ROAD TEST REPORT AND REVIEW: AUDI Q3
Motoring writer KEITH WARD road tests Audi’s new baby, the Q3, just in time for winter.
High-flying Audi have boosted their range of models from 17 to 38 in the last 10 years, repeatedly breaking their own sales records and currently nosing ahead of their upmarket arch-rivals BMW and Mercedes in both the UK and Europe.
Omens are good, then, for their latest arrival, the Q3 – following on from the Q7 and Q5 – as a high-riding, compact SUV version of the A3, leaning heavily on its sibling companies in the VW Group. So it sports the same mechanicals as the VW Tiguan and is built at SEAT’s extended Martorell plant in Spain.
The Q3 immediately locks horns with the new baby Range Rover, also offered in two or four-wheel-drive, the Evoque. In five-door guise, this stands 20 mm shorter than the Q3 but 134 mm wider. A BMW X1, the other nominated rival, is larger all-round than both.
Where the Audi scores is in the transverse mounting of its engines which, within its modest footprint, leaves more space for people and packages. The boot of a minimum 460 litres is decently long, if fairly shallow, reportedly to sit above the stereo subwoofer. The rear seatbacks drop forward into a sloping, extended floor. Rear legroom is generous for this class.
Of two trim levels, the lower SE brings 17-inch alloys, dual zone climate control, “concert” audio with 6.5-inch colour display screen, Bluetooth interface, roof rails, rear parking sensors and automatic lights and wipers. An upgrade to S-line for £2,750 adds 18-inch alloys, styling bits and xenon headlamps with those distinctive daytime running lights and LED tail lamps. Such goodies as self-parking as well as navigation with 3D mapping and Google Earth connection come extra again.
We tried first a 2.0 TDI SE quattro with the 177 PS diesel. Base price is £27,650 but a host of optional extras boosted it to £33,900 as tested. It tackled with aplomb a series of twists, swoops, bumps and bends on a 66-mile route from Whitby around a partly fogbound North York Moors National Park, taking in Sandsend, Castleton, Hutton-le-Hole and Goathland. It gave us a chance to play with the self-select suspension, from sporty to efficiency to comfort. The sheer stickability of the quattro system should surely countermand the growing lobby for fitting winter tyres in snow-prone Britain.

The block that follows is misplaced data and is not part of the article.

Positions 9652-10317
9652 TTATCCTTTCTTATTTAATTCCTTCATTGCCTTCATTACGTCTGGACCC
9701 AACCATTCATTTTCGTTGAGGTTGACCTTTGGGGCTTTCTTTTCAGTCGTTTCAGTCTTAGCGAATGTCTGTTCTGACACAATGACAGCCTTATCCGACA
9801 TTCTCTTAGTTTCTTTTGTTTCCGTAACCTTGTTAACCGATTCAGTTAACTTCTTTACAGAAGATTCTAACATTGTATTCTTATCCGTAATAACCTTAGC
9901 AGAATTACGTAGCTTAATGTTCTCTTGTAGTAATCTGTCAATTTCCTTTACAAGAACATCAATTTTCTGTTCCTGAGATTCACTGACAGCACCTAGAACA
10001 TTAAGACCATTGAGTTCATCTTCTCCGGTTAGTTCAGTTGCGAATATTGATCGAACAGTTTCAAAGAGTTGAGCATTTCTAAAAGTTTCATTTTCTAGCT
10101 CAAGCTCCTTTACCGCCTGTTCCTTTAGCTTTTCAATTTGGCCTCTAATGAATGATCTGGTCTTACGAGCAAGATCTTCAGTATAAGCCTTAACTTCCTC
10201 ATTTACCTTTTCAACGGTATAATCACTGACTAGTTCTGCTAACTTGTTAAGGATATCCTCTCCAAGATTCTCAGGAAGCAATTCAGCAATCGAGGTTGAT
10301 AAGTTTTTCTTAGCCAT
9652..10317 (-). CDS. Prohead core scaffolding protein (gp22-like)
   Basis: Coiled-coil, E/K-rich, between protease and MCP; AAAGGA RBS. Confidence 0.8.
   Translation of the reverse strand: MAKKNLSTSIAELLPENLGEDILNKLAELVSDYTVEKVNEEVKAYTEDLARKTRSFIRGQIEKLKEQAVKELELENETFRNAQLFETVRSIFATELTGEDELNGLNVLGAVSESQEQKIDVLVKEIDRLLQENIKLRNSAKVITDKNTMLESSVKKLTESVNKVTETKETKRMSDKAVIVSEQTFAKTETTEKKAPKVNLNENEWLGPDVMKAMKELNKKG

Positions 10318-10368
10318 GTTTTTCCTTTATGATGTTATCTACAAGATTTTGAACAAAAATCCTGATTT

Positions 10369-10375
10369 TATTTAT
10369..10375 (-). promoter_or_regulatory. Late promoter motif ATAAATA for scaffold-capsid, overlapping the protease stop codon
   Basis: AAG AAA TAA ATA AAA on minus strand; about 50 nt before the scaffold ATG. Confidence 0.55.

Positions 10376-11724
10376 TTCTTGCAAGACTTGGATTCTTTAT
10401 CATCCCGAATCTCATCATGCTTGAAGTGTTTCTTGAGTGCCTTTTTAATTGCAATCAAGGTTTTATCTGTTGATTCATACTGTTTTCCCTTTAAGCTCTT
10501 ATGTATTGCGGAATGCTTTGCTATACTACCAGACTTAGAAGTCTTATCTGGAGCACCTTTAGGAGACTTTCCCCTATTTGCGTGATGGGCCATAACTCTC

Changes through the superb seven-speed S-tronic, twin-clutch automatic box proved seamless. In a new development of the S-tronic, the clutch is disengaged during coasting – a freewheel system – to reduce engine drag. This car recorded 34.2 mpg in our hands.
Next, a petrol-driven, 170 PS 2.0-litre TFSI quattro, with this time a silky six-speed manual box, recorded 29.8 mpg. Finally, a petrol-powered 2.0-litre TFSI, boosted to a hefty 211 PS, mated to the seven-speed S-tronic and capable of 0-62 mph in under seven seconds, returned 25.7 mpg according to its onboard computer. Its base price was boosted to over £40,000 by optional extras.
Audi have taken 2,000 advance orders for the Q3, which starts deliveries this month (November) and is expected to sell upwards of around 8,000 a year, 80 per cent of them diesels.
What next? A 140 PS diesel engine by end of the year, aimed for fuel-saving with front-wheel-drive only in a relatively lightweight 1,445 kg body. A super-sporty Q3 has already been seen with a 300 bhp engine.
THE VITAL STATISTICS
Model: New Audi Q3 compact SUV
Body: Five-door; five seats; length 4,385 mm; width 1,831 mm; height 1,60 mm
Boot: Length 880 ext to 1,632 mm; volume 460 ext to 1,365 litres
Engines: All 2.0-litres; initially a 177 PS diesel auto; 170 PS petrol manual; 211 PS petrol auto
Gearbox: Initially all quattro 4WD with either 7-speed S-tronic auto or 6-speed manual
Pace: 0-62 in 6.9 secs (2.0 TFSI quattro) to 9.9 secs (2.0 TDI 2WD)
Max: 126 to 143 mph
CO2: 137 (2.0 TDI 2WD) to 179 g/km (2.0 TFSI quattro). BIK tax 20 to 25 per cent; VED disc £165 to £315
MPG: Official combined 36.7 (2.0 TFS quatro) to 54.3 (2.0 TDI 2WD)
Trim grades: SE or S line
Insurance: Groups 18E to 25E
Running costs: Est 34.73p per mile
Prices: £24,560 to £31,360